The Savings of Ordinary Americans: The Philidelphia Saving Fund Society in the Mid-Nineteenth Century

39 Pages Posted: 16 Jul 2004 Last revised: 11 Apr 2008

See all articles by George Alter

George Alter

Indiana University Bloomington - Department of History

Claudia Goldin

Harvard University - Department of Economics; National Bureau of Economic Research (NBER)

Elyce Rotella

Indiana University Bloomington - Department of Economics; National Bureau of Economic Research (NBER)

Date Written: July 1992

Abstract

We explore the savings behavior and saving rates of ordinary Americans through their accounts at the Philadelphia Saving Fund Society. the oldest mutual savings bank in the United States founded in 1816 to encourage thrift among the working poor. Our sample contains the 2.374 accounts opened in 1850. of which one-quarter were linked to the 1850 census manuscripts. Savings accounts were generally brief affairs; only 30 percent lasted more than 5 years. But median balances mounted to about three-quarters of annual income in about three to four years. Deposits and withdrawals were infrequent. but substantial. The median deposit was about 1 to 2 months of gross income whereas the median withdrawal represented about 2 to 3 months but occurred far less often. Account holders. then. did not generally use their accounts for the short-run fluctuations in income we suspect they experienced. Only female servants. as a group. used their accounts for life-cycle savings eventually amassing large nest eggs through steady but slow accumulation. Men often used their accounts to hold funds on route to acquiring physical property. Estimated saving rates range from a low of 12 percent to a more sensible one of 21 percent among only active accounts.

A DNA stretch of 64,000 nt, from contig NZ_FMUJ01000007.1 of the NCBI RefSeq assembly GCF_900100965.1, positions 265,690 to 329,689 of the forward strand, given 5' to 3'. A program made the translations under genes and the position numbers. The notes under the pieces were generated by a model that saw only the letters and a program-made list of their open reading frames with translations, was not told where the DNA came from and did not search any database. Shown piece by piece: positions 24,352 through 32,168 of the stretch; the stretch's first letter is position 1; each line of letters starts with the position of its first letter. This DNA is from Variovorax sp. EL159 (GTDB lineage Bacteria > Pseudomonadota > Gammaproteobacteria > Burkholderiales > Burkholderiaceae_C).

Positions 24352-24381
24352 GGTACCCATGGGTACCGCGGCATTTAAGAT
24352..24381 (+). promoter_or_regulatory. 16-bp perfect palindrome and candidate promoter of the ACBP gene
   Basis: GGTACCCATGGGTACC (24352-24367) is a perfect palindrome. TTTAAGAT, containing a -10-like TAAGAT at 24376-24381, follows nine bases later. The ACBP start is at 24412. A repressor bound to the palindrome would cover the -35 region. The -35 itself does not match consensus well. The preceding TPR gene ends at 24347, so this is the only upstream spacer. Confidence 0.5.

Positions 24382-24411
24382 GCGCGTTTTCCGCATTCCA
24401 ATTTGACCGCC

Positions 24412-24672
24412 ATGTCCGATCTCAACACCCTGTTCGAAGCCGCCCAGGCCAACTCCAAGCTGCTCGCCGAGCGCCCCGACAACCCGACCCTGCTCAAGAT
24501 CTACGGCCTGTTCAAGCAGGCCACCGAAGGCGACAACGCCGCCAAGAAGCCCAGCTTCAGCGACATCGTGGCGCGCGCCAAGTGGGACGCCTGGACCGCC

Suggested Citation

Alter, George and Goldin, Claudia and Rotella, Elyce Jean, The Savings of Ordinary Americans: The Philidelphia Saving Fund Society in the Mid-Nineteenth Century (July 1992). NBER Working Paper No. w4126. Available at SSRN: https://ssrn.com/abstract=226787

George Alter (Contact Author)

Indiana University Bloomington - Department of History ( email )

Bloomington, IN
United States
812-855-5631 (Phone)
812-855-2634 (Fax)

Claudia Goldin

Harvard University - Department of Economics ( email )

Littauer Center
Cambridge, MA 02138
United States
617-495-3934 (Phone)

National Bureau of Economic Research (NBER) ( email )

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Elyce Jean Rotella

Indiana University Bloomington - Department of Economics ( email )

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Bloomington, IN 47405-6620
United States
(812) 855-7858 (Phone)

National Bureau of Economic Research (NBER)

1050 Massachusetts Avenue
Cambridge, MA 02138
United States

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